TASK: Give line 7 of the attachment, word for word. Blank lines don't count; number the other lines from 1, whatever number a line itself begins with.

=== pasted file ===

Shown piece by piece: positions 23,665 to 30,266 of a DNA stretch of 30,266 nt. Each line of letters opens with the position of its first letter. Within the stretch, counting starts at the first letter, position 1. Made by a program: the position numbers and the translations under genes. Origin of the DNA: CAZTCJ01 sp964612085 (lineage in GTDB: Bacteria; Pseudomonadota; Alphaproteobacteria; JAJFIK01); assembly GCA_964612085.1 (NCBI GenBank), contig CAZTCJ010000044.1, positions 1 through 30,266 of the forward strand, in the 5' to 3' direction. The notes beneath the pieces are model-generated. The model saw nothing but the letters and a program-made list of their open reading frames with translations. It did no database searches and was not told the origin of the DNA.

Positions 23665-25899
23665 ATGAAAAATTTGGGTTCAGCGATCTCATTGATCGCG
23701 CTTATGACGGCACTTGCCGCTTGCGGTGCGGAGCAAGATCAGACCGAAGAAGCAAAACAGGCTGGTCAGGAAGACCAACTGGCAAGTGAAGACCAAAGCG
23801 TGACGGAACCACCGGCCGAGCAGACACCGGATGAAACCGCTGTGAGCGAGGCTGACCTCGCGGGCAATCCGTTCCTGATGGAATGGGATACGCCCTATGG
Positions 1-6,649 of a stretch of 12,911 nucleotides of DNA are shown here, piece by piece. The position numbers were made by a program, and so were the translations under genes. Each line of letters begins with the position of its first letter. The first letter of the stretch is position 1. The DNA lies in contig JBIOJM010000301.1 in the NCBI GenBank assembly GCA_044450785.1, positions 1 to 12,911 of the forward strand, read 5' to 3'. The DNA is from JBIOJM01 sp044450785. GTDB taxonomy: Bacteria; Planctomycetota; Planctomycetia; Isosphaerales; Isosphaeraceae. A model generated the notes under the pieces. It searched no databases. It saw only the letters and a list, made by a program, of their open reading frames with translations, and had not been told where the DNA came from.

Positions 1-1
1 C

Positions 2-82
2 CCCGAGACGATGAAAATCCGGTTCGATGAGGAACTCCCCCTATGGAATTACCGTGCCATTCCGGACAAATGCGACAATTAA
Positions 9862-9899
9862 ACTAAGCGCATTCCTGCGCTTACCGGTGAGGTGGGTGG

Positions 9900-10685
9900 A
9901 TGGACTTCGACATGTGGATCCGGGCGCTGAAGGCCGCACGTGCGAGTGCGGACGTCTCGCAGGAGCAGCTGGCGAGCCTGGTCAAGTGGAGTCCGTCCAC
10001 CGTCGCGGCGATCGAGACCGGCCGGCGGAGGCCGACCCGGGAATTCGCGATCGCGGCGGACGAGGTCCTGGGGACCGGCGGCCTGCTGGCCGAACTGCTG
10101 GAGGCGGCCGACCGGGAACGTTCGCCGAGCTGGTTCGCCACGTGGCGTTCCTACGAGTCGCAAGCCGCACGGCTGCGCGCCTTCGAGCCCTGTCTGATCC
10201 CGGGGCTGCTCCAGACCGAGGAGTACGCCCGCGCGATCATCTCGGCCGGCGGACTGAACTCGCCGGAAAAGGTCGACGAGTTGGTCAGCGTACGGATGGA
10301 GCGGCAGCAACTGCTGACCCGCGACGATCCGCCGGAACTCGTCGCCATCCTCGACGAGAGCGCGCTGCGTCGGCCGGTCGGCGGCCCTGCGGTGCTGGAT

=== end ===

Positions 1-1